Marathons, Pirates, and Moving Beyond jQuery

Do you know Chris Selmer? He’s one of the Senior Partners here at Intridea. He’s also a person that likes to run, even when nothing is chasing him. Its baffling, I know. Although, I guess I’m no better, as I’ve recently started going to the gym and picking things up just to put them down. Not my best decision. Regardless, Chris likes to run. Thanks to this little tidbit I was granted the fortune of attending Ruby Nation this month when Chris, who had already purchased a ticket to the conference, decided to sign up for a marathon to run an only-acceptable-while-in-a-car distance that very same weekend. Good for him, and good for me.

So what does this have to do with anything?

Well, it was at that conference that some things came together for me. By things, I mean some thoughts that had been lounging around in the back of my head for quite some time. I always knew they were there, but I hadn’t given them any attention. Until Ruby Nation that is. There were a handful of sessions that really brought these thoughts to the forefront.

The first session that caught my attention was our own Jerry Cheung’s presentation on Node.js (slides) where he gave a brief tour of Node and went over a handful of example scenarios where Node would work well alongside Rails. Then there was a Blake Mizerany's keynote in which he talked about being a polyglot, (someone who uses many languages). There was Chris Williams’ pirate-themed adventure called, “The Javascript Renaissance”. And finally, Ryan McGeary’s lightning talk on CoffeeScript (slides).

In addition to the conference, there were a number of things floating around the Twitterverse that also got my attention. There’s been an increasing trend of tweets either denouncing jQuery-only JS developers and/or their practices OR tweets praising some new JS tool/library. Another enticing find was a link to the talented Rebecca Murphey’s keynote presentation called, “The jQuery Divide”.

I’m guessing you’re probably starting to notice a theme here. It was the culmination of all these events that resulted this epiphany:

“Shit, I’m one of those jQuery-only jackasses. I need to do something about it.”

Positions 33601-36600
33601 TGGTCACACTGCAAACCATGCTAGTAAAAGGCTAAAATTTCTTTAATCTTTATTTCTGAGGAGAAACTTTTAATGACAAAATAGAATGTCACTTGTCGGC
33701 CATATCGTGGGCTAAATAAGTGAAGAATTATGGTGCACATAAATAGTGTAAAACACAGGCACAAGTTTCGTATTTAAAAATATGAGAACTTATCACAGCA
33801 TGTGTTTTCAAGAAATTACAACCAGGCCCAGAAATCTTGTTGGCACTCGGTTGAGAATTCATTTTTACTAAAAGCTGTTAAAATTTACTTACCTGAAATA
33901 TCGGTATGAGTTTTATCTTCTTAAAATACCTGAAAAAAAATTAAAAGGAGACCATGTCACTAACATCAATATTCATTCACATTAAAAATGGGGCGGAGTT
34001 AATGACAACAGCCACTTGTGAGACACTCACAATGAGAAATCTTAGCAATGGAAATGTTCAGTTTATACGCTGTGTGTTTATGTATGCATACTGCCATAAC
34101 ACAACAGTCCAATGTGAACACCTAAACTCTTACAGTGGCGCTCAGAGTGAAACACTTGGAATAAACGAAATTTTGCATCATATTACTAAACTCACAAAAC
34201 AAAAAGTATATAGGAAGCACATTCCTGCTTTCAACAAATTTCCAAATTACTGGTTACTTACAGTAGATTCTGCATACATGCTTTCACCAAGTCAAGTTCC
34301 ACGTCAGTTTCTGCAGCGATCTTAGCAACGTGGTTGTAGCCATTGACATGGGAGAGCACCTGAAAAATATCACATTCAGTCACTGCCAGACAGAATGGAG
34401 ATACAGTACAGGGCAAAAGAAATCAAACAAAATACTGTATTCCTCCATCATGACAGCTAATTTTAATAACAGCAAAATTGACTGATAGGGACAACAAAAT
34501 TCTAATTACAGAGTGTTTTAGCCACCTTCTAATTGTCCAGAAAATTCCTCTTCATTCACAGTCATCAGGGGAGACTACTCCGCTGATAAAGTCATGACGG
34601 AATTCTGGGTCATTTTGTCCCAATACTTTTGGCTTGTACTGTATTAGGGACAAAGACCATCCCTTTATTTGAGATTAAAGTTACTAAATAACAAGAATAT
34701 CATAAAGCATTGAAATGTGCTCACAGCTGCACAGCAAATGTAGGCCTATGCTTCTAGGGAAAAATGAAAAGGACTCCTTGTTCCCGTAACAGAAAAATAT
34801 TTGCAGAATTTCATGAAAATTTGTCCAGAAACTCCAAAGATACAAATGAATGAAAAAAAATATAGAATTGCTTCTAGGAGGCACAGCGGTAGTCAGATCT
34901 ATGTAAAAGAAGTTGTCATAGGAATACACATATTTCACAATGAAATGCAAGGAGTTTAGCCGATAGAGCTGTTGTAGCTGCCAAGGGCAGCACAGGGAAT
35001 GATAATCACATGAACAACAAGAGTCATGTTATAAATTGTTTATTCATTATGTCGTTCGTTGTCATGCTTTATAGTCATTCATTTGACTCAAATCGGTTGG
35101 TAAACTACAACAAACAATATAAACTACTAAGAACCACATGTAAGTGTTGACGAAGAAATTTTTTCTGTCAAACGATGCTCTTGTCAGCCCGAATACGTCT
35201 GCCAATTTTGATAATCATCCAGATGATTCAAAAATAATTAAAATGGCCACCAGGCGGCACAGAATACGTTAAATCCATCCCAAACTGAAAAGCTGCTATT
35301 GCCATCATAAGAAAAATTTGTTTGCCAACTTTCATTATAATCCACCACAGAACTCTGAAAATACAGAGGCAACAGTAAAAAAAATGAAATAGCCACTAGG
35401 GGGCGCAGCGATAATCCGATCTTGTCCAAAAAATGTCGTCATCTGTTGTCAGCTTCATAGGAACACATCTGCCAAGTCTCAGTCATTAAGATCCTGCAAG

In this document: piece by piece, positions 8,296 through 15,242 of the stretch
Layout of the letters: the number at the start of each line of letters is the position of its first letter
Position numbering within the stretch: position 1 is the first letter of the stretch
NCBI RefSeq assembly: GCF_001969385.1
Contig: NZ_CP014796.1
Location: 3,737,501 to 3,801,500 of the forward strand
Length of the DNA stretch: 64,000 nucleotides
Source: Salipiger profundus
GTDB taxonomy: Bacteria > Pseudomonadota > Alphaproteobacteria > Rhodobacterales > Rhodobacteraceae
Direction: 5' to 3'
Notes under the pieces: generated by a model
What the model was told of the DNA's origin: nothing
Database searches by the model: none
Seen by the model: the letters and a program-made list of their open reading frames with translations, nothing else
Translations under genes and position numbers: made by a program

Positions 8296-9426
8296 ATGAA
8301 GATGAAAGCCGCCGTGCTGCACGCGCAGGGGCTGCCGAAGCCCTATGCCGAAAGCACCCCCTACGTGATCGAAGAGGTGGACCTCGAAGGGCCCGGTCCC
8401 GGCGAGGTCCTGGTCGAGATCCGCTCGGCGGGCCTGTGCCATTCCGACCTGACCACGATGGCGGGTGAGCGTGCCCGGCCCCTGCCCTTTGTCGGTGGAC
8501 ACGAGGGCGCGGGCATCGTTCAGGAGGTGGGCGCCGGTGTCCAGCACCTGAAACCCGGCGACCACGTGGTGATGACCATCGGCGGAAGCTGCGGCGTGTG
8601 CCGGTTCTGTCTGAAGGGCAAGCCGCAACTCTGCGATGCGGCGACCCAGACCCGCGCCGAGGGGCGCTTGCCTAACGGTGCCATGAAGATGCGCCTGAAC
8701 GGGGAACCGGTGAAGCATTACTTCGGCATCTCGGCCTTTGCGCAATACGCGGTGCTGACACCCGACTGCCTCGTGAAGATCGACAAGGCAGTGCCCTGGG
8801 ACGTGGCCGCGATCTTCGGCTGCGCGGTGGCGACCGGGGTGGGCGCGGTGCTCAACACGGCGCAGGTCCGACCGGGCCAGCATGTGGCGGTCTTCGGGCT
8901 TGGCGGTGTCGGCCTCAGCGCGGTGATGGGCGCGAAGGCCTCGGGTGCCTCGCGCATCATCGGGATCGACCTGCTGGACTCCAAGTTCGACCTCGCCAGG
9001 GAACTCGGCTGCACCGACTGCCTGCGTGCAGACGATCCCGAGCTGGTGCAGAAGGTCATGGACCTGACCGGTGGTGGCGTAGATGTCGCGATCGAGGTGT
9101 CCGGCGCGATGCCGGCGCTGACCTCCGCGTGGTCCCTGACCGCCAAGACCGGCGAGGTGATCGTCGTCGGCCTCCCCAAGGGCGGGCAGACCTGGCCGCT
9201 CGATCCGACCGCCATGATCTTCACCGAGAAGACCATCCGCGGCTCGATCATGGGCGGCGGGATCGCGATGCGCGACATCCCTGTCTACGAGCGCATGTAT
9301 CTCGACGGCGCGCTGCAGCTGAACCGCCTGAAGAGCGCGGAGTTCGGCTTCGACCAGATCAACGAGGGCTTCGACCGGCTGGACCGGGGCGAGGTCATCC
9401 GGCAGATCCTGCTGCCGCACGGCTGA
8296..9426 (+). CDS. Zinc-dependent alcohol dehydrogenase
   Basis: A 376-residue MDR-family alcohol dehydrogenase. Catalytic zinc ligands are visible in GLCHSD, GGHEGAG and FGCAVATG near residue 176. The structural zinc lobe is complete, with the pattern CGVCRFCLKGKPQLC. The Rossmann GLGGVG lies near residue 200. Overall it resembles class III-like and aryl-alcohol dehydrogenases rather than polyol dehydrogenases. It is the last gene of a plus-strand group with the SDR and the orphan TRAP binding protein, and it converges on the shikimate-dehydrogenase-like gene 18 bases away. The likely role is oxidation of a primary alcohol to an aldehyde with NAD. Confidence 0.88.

I tell myself that I write JS every day, but I don’t. I write jQuery. Don’t get me wrong, it gets the job done. But it never feels right. Now, jQuery and its DOM-centric approach (at least in common usage) aren’t all to blame. Its just as much my fault in that beyond the library, I know very little about the language. I intend to do something about it. I have a plan and I’m going to share it with you. First, here are my goals:

  • Gain a more thorough and detailed understanding of the JS language itself
  • Increase my exposure to the plethora of kick-ass new JS tools and libraries

Here’s how I plan to do it. First, with two books that have come highly recommended:

  • Javascript: The Good Parts by Douglas Crockford - I’ve had this for a while and read about half-way through it, but at the time I just wasn’t interested enough to finish it.
  • Javascript Patterns by Stoyan Stefanov

The second part of my plan is to spend a non-trivial amount of time with each of these:

  • Dojo - This seems to be the toolkit of choice when you want to move away from heavy DOM-dependency
  • Backbone.js - I like the idea of models and views on the front end.
  • Node.js - Having become so wrapped up in the Rails world, I’m interested in playing with a different web framework, or in this case, http parser.
  • Coffeescript - I know, I know. Its an abstraction from JS, but whatever. It's new and people seem to really like it or hate it (see the recent Rails 3.1 controversy) so it must be worth checking out.

So that's my plan. With some poking and prodding from our Community Manager, Renae Bair, I’ll eventually post one or more follow-ups on what I’ve learned and my general thoughts on the experience.